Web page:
“Do it again!” I said.  And it reminded me of when Chesterton talked about the repetition of things.  How the sun doesn’t rise every morning because it’s on a cycle, but because God is actively commanding the sun to, “do it again.”  We have become discontent with repetition, with the simple things like the rising of the sun, or the look of a daisy.  We desire something new because we have grown weary and tired of the things that used to amaze us.  “We have sinned and grown old and our Father is younger than we.”  It is from a great energy that a child is able to enjoy a trick performed in front of him a thousand times over.  We have lost something as we have grown.  When we weary of the little things, we pursue new things, and we are constantly on a running journey to discover something new, to be pleased in a different way.

But God isn’t like that, he’s not like us.  A truly murmured “Thank you,” for his gifts every day never fails to please him.  He never is tired of hearing our prayers, our prayers that are so repetitive in their essence, never tired of hearing our praises sung to him.  “Do it again,” he says.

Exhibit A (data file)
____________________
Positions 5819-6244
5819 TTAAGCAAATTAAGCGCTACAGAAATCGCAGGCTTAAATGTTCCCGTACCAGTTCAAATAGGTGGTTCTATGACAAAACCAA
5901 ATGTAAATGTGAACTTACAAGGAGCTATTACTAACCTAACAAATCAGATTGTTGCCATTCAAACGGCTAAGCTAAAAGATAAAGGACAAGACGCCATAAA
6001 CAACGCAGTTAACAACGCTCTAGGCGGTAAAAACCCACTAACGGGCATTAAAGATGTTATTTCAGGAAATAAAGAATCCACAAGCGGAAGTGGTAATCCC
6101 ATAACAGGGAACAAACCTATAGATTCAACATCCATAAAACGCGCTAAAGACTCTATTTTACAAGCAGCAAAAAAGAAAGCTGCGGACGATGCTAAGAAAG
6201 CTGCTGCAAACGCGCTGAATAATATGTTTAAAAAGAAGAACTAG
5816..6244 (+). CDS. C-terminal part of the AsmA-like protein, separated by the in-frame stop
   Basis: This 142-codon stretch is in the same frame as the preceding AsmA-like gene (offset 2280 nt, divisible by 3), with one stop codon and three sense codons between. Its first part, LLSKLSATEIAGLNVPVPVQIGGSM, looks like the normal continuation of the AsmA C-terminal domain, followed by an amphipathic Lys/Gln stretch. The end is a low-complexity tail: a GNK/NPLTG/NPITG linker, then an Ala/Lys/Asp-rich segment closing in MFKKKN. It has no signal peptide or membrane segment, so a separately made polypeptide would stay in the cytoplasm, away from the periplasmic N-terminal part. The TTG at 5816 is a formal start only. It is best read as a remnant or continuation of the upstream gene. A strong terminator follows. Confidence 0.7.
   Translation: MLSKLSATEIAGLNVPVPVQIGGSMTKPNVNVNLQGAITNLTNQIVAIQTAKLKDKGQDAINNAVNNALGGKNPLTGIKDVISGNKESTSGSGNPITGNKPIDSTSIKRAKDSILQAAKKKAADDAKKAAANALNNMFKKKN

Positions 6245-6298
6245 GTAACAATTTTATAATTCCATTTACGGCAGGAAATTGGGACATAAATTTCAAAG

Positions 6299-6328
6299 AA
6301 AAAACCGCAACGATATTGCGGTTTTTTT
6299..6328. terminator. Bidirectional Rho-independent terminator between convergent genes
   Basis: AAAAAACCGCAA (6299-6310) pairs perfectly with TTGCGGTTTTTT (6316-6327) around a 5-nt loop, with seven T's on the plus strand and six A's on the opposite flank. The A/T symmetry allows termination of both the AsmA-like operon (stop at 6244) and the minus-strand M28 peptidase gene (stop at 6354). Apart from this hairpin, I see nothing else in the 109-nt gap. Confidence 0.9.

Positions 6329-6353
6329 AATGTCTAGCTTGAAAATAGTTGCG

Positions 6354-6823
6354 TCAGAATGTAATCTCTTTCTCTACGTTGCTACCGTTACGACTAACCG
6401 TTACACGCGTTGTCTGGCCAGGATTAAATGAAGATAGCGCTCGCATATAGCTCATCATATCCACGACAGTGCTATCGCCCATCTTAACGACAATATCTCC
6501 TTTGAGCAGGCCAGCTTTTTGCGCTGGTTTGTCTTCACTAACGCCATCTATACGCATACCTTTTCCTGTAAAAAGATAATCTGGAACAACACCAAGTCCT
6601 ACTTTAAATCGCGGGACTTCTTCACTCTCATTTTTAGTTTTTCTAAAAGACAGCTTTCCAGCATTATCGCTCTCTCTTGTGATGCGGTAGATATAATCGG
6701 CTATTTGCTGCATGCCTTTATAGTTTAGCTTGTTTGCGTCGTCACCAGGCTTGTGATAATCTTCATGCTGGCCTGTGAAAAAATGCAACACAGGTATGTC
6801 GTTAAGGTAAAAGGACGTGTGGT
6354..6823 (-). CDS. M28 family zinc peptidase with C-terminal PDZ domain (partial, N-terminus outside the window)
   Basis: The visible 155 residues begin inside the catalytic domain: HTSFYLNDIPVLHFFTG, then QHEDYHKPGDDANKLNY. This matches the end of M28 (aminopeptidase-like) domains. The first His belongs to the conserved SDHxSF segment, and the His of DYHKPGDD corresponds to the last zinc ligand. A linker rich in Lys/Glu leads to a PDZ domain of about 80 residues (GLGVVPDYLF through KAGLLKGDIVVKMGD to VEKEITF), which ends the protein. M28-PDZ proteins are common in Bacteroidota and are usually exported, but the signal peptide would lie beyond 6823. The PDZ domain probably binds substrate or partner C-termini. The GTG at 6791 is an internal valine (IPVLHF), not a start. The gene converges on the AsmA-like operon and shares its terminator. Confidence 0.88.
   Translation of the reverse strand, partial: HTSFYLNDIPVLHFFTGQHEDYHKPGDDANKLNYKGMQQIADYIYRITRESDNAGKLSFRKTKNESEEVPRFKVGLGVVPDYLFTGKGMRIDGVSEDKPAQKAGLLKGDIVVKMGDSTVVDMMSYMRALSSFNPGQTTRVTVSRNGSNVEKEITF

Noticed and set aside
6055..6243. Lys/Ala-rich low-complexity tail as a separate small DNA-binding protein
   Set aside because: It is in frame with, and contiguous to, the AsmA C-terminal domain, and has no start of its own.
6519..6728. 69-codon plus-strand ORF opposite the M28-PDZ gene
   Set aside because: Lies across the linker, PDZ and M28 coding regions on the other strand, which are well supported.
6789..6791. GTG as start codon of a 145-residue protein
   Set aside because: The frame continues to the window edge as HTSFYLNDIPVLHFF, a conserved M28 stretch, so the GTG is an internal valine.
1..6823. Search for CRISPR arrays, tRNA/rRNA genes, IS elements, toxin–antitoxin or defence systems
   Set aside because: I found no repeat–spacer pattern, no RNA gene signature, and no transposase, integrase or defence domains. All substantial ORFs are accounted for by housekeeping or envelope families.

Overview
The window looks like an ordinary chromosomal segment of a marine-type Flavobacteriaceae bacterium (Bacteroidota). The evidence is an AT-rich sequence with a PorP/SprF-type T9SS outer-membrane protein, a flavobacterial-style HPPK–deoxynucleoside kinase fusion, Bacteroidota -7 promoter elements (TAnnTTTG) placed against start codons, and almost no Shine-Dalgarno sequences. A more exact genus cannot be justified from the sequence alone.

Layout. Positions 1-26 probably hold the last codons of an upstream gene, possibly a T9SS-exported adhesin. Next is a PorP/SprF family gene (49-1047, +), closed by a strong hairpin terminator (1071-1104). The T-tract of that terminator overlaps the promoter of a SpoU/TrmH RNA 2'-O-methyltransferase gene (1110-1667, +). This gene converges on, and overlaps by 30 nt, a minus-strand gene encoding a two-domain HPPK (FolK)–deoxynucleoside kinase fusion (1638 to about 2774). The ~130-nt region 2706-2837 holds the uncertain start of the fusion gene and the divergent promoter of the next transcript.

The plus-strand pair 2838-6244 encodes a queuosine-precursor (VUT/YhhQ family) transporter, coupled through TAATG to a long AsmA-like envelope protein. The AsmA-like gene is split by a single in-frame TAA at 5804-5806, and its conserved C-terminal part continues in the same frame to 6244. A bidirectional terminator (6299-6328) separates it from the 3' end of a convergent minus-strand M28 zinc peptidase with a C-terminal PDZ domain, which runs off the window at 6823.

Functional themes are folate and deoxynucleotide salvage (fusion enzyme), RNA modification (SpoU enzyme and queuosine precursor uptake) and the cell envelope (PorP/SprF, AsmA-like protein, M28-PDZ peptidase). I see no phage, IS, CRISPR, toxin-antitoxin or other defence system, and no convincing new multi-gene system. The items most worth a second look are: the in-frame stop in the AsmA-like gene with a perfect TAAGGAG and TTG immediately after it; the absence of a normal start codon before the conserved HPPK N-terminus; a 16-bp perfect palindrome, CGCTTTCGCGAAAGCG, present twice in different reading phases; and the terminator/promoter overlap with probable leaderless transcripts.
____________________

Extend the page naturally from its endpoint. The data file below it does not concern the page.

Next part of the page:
I have tried to find little things that amaze me.  I have tried to shut out the loud, the busy, and to welcome the introspection and the quiet.  I’m not trying to isolate myself, I’m trying to discover the secret to living simply.

The toad’s pink tongue flashes out, and my mind isn’t fast enough to catch the movement, but the bug isn’t there in front of her any more.  Pimples doesn’t move.  She’s just there with her never turning gaze, her body sunk back comfortably on her haunches.   I love to hold her in the palm of my hand, and to look deep into her lazy eye, and to run my finger along the warts of her skin.  I know it sounds odd—maybe it sounds disgusting.  She amazes me.

I have seen a mountain, tall, its arm sloping down into the valley, clothed in a suffocating cloak of trees.  In Pennsylvania there are so many trees!  I want to see this mountain heave itself, breath… I almost expect the trees to suddenly fall off, and see a giant rise before my eyes, a giant that has slept for a long time.  The earth quivers and groans, and the mountains let some of their weight go.